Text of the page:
After a pandemic pause, popular plays are returning to theaters, as musical acts and premiere productions open across Chicagoland.
Aila Ayilam Peck and Linda Reiter (pictured above) star in the Chicago premiere of Chloë Moss’s drama “This Wide Night” (Oct. 8 – Nov. 13) at Theater Wit. Presented by Shattered Globe Theatre, in association with Interrobang Theatre Project (ITP), the award-winning play focuses on the friendship of two formerly incarcerated women. “I believe audiences will find this play even more resonant after living through a pandemic for over a year. We’ve been forced to reinvent our day-to-day, find new purpose and manage our anxiety as we navigate this strange new world,” says ITP Artistic Director Georgette Verdin.
Kathy Scambiatterra directs Karla Corona in the title role of “Eurydice” (Oct. 23 – Nov. 21) at The Den Theatre. In this updated adaptation of the ancient myth, Chicago native and playwright Sarah Ruhl relays the story from the perspective of Eurydice rather than Orpheus. The Den Theatre will also open its doors for the Chicago premiere of the Off-Broadway hit “Jacqueline Novak: Get on Your Knees” (Nov. 4 -7). The one-woman show takes a feminist approach to wrapping one’s head around fellatio. If that’s not entertaining enough, Sarah Cooper comes to The Den Theatre for four performances (Nov. 12 -13). The bestselling author and comedian went viral with her lip-sync impressions of former President Donald Trump.
City Lit Theater presents the world premiere adaptation of Robert F. Kennedy’s book “Thirteen Days” (through Oct. 24) which details the real-life events of the 1962 Cuban Missile Crisis. In this production, however, all of the white men in the book will be played by an ensemble of diverse women, including Sheila Willis, Cameron Feagin, Kat Evans, Julia Kessler, and Maggie Cain (pictured below).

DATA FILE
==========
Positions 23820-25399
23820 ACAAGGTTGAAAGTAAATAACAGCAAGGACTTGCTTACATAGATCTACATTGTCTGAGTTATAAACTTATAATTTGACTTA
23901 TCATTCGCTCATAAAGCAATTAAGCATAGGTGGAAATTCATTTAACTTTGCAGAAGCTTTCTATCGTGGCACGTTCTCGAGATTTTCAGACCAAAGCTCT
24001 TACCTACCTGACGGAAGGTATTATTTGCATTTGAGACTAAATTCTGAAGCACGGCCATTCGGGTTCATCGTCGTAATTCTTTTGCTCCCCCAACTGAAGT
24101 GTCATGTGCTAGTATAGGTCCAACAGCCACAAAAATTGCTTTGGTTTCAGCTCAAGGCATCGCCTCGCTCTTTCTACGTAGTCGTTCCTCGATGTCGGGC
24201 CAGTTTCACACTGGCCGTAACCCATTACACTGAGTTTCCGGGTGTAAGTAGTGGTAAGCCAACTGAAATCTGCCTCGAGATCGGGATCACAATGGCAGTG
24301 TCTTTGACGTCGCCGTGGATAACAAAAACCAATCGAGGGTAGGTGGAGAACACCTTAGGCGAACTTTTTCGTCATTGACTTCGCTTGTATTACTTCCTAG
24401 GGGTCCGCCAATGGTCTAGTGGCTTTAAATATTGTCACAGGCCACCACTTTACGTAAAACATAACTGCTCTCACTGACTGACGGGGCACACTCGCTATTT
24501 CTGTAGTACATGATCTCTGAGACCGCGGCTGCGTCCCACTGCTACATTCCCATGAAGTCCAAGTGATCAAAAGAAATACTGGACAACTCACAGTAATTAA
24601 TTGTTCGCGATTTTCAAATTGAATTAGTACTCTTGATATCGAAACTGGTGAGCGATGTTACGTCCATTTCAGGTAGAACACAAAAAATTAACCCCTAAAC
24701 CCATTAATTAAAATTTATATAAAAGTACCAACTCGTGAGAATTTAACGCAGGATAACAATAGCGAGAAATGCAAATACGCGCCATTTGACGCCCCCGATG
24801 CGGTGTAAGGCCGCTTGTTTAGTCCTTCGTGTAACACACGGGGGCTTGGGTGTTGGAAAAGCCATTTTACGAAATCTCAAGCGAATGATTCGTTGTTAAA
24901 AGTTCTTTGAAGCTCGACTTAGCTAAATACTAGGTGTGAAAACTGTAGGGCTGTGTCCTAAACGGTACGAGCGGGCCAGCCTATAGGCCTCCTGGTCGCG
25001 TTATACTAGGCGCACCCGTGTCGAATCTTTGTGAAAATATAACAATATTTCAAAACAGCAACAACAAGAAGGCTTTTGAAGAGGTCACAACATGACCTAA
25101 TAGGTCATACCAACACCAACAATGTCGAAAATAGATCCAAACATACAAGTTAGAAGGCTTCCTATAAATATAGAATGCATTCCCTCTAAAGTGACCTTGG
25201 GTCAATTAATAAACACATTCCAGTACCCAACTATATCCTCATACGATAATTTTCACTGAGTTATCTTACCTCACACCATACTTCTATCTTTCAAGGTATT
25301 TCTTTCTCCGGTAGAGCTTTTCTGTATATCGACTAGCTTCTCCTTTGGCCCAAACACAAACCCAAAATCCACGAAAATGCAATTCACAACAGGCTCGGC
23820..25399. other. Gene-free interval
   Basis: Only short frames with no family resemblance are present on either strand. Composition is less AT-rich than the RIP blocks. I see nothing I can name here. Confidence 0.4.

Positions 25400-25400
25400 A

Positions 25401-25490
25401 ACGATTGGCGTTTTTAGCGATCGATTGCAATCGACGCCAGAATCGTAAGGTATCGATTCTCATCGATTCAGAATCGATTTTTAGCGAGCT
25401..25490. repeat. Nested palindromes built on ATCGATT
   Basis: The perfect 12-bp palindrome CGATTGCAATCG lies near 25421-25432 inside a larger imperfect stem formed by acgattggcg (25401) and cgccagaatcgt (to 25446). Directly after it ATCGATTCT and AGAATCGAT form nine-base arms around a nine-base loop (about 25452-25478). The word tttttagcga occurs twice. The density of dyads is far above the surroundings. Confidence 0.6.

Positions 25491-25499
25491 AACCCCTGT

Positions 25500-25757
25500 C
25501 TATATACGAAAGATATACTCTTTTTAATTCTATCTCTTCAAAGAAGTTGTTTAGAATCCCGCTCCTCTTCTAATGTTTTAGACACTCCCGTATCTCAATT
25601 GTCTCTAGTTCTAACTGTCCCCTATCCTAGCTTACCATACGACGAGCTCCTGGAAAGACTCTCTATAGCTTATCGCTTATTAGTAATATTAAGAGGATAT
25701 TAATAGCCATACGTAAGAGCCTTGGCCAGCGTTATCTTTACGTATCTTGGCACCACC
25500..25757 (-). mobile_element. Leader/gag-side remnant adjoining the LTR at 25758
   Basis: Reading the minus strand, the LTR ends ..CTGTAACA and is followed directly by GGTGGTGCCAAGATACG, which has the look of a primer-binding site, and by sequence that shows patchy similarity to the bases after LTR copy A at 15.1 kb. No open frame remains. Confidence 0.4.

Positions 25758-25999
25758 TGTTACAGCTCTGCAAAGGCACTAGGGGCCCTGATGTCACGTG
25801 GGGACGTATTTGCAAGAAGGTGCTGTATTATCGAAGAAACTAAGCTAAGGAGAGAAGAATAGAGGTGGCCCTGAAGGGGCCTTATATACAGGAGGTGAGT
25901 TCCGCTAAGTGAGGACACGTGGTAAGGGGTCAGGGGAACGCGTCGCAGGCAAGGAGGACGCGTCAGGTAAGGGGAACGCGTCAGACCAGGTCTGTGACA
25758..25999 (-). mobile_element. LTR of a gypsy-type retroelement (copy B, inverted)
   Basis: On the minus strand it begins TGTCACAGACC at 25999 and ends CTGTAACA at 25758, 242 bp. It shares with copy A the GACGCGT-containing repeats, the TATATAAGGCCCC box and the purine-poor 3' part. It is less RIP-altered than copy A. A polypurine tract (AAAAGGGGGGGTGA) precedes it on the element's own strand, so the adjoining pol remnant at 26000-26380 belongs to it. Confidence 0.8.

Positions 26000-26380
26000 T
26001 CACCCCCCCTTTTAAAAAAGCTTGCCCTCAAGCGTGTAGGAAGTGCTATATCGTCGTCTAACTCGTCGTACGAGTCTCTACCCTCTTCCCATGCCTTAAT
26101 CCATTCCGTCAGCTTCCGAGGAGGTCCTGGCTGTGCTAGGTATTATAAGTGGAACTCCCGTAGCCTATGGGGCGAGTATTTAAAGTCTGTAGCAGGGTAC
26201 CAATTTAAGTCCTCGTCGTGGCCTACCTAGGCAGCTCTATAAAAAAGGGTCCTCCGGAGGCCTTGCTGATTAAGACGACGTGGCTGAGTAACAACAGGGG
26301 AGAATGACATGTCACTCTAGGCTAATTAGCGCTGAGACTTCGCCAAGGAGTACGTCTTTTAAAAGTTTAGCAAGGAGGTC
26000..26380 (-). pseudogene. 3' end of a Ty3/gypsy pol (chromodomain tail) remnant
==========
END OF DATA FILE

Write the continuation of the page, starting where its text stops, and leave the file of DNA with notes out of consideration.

Reneisha Jenkins directs Alexis J. Roston and Hollis Resnik in “Sister Act” (Nov. 5 – Jan. 9) at Mercury Theater Chicago. Based on the 1992 movie of the same name, the musical comedy features book by Bill and Cheri Steinkellne, and Douglas Carter Beane; original music by Alan Menken; and musical direction by Diana Lawrence.
At Davenport’s Piano Bar and Cabaret, Cathy Glickman and Anna Palermo pay homage through song to Judy Garland and Liza Minnelli in “Judy and Liza: Don’t Tell Mama” (Oct. 16) with Beckie Menzie on piano. The venue also presents “The Jackie Smook Program of DeDumbifcation” (Oct. 21) and “Joyce Thomas A Tribute to Jazz Divas” (Oct. 29) honoring Ella Fitzgerald, Sarah Vaughan, Billie Holiday and others.
In Skokie, Northlight Theatre opens its new season with Joanna Murray-Smith’s “Songs for Nobodies” (Oct. 3 – 31). The one-woman show featuring Bethany Thomas celebrates the music of Maria Callas, Patsy Cline, Edith Piaf, Judy Garland, and Billie Holiday. “Over the last year and a half, we have streamed and zoomed our way into your homes through computers, ipads, or cell phones. But we are artists that have dedicated our careers to live performance, and though it was briefly enjoyable to put our work into the ether, we were missing the most important ingredient in our work–the audience!…We return joyously with the amazing Bethany Thomas whose artistry is thrilling,” notes Artistic Director BJ Jones.
In Evanston, Fleetwood-Jourdain Theatre has extended its run of Anna Deavere Smith’s award-winning “Twilight: Los Angeles, 1992” through Oct. 3rd. In the one-woman play, Chicago actress Jazzma Pryor embodies dozens of people who were affected by the 1992 Los Angeles riots that erupted after the trial of Rodney King.
First image: Publicity photo by Joe Martinez of Shattered Globe Theatre and Interrobang Theatre Project’s Chicago premiere of “This Wide Night”
Second image: Photo by Steve Graue of City Lit Theater’s world premiere adaptation of Robert F. Kennedy’s book “Thirteen Days”